The Marriage You Save May be Your Neighbor’s

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Poster of the 1959 film version

 

I just read Georges Bernanos’ screen play,  Dialogues of the Carmelites, which was also his last work. It is a fictional account of the lives of the Martyrs of Compiegne in the years and months leading up to their execution during the Reign of Terror.  The characters are very loosely based on the actual nuns.  I found it to be well written and enjoyed it very much.  Francis Poulenc later adapted the screen play into the better known opera, and it has got me thinking about marriage and divorce, which may seem an odd connection to make.  Thus this post.

The protagonist is Blanche De La Force, the young daughter of a French nobleman whose wife died giving birth to her. Blanche seeks the Lord, but has a serious flaw in her temperament: she is afraid of the world and its dangers to a marked degree. She takes the name Sister Blanche of the Agony of Christ, a foreshadowing of the particular nature of her suffering. Blanche wishes that the cup of martyrdom pass her by, like Christ asked that his own cup pass him by during his Agony in the Garden.  It is Blanche’s mission in life to share in this agony of fear and doubt.

The theme of the story is that Blanche, on her own, is not strong enough to pass the test. It takes the sacrifice of three other of her fellow sisters to give her the strength to make the walk to the scaffold. First, the Prioress who accepts her entrance into the convent suffers an unexpectedly painful and emotionally turbulent death. Next, her best friend, Sister Constance, allows herself to be publicly humiliated to conceal Blanche’s cowardice from the other nuns. Finally, the subprioress, Marie de L’Incarnacion is separated from her sisters while searching for Blanche (who has fled the convent) and misses out on their martyrdom, which causes her great spiritual suffering.

Bernanos’ argument is that we are witnessing a mysterious performance of a communion of Saints in the making. These three sisters who had been gifted with greater strength of character have taken on a portion of Blanche’s fear, humiliation, and shame. By doing this, they allow Blanche to respond to the Lord’s call to martyrdom with courage and a song at the scaffold of the guillotine.

This particular operation of the Communion of Saints is described as “vicarious representation and substitution” by Cardinal Hans Urs Von Balthasar in his analysis of Bernanos’ life and works. Blanche is not solely a beneficiary however, as her own natural weakness and the corresponding suffering is a ransom paid for other members of the Body of Christ.

So it is that Blanche is carried over the threshold by the willingness of these three nuns to take her place… However, none of this should make us forget that all these works of willing, vicarious substitution have found their foundation in Blanche’s weakness and derive their efficacy and power precisely from the way Blanche herself represents the essential weakness of all men before the ultimate challenge: Blanche drinks the cup of fear to the dregs both for herself and in substitution for all others.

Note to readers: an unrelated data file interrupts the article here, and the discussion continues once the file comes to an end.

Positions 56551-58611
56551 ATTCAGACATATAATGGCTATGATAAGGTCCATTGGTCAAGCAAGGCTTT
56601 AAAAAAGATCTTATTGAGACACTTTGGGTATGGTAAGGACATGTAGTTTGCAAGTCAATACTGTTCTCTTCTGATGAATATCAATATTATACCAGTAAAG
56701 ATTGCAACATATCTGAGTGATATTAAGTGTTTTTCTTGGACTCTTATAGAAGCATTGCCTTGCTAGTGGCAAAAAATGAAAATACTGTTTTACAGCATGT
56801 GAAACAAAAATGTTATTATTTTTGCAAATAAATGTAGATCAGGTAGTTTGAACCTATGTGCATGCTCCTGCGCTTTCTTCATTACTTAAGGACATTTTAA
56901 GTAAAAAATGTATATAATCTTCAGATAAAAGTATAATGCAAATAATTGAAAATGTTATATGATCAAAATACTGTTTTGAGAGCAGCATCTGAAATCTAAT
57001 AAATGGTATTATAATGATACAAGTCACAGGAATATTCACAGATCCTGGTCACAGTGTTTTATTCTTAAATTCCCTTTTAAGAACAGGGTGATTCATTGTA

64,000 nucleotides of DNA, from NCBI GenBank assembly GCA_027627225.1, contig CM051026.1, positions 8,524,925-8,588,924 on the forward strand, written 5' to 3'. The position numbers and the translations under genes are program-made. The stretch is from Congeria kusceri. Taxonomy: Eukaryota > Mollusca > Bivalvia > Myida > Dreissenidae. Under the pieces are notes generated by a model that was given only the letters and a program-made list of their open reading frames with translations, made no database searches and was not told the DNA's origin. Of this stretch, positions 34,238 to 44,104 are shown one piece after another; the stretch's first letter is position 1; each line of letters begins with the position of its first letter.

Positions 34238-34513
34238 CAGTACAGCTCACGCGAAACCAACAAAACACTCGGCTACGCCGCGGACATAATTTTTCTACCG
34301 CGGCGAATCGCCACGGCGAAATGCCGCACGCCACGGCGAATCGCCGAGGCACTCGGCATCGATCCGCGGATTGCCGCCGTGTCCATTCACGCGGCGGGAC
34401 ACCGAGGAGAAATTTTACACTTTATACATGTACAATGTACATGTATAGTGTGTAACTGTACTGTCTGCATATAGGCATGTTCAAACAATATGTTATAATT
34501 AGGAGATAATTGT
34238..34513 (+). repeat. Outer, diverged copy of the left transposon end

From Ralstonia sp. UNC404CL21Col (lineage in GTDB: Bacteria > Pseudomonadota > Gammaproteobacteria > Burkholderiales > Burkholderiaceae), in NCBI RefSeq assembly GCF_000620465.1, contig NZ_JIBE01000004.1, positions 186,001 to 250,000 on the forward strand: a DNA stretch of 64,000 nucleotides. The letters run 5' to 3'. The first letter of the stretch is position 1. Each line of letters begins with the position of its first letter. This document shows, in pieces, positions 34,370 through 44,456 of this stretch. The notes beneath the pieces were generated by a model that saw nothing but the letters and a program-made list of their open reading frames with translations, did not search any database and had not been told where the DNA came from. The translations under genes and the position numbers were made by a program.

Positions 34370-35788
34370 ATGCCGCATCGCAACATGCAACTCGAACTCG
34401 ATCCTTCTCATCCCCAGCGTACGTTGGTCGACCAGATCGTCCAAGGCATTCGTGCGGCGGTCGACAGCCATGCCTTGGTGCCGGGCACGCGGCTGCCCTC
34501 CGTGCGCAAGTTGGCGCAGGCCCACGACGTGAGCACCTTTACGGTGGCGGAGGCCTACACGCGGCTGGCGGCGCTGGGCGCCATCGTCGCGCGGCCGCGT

“Communion of saints” happens when every member of the Body surrenders his whole being and opens it to becoming but a part of the whole, when he allows his integrity to suffer wounds that make possible the passage through him of the Blood circulating throughout the whole.

Bernanos: An Ecclesial Existence, Hans Urs Von Balthasar (Ignatius Press, 1996).

The Carmelite nuns who were martyred had intentionally offered their lives to God in atonement for the Terror and for the restoration of peace to France.  The Reign of Terror did end ten days after their executions, and even secular historians have acknowledged that their great courage and docility made an impression on the public.

Turning to marriage, I once read a post by a religious describing how marriage is truly a martyrdom on its own.  It often is “for worse”, but we like to forget that. We all know of or have experienced (or are experiencing?) marriages that seem to be cursed by the world: poverty, health problems, infertility, difficult in-laws, etc. Some of these marriages fail, and we might ask, why did God allow it to be so hard for that couple? Some particularly good and strong couples endure hardship after hardship.  If we find ourselves in a difficult marriage, we might be inclined to give up. What does it matter anyway we might say.

And yet, the data suggests that divorce is contagious. If your friends and neighbors get divorced, its more likely you will too. In his Diary of a Country Priest, Bernanos wrote that a communion of sinners exists side by side with a communion of saints.  Might our sins against marriage make it harder for others to persevere? By withdrawing, do we prevent the Blood of Christ from circulating to all members of his Body?  But if that is so, then our obedience might in some way help others endure, like Blanche’s sisters helped her to stay true to Christ to the very end.

If you are in a marriage that is hard, seems pointless, or is burdened by great hardships, one way to find meaning is to accept that you may be going through it for someone else in the Mystical Body of Christ. Like the Martyrs of Compiegne, you can offer up your suffering for other married couples, like Sister Blanche, who might not have a natural disposition towards strength and endurance of hardship. If you seem to gifted with great reservoirs of strength, like Blanche’s sisters, it may be to bear the burdens of others, even if you will never meet them in this life.

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Filed under Book Reviews, Spiritual Reflections

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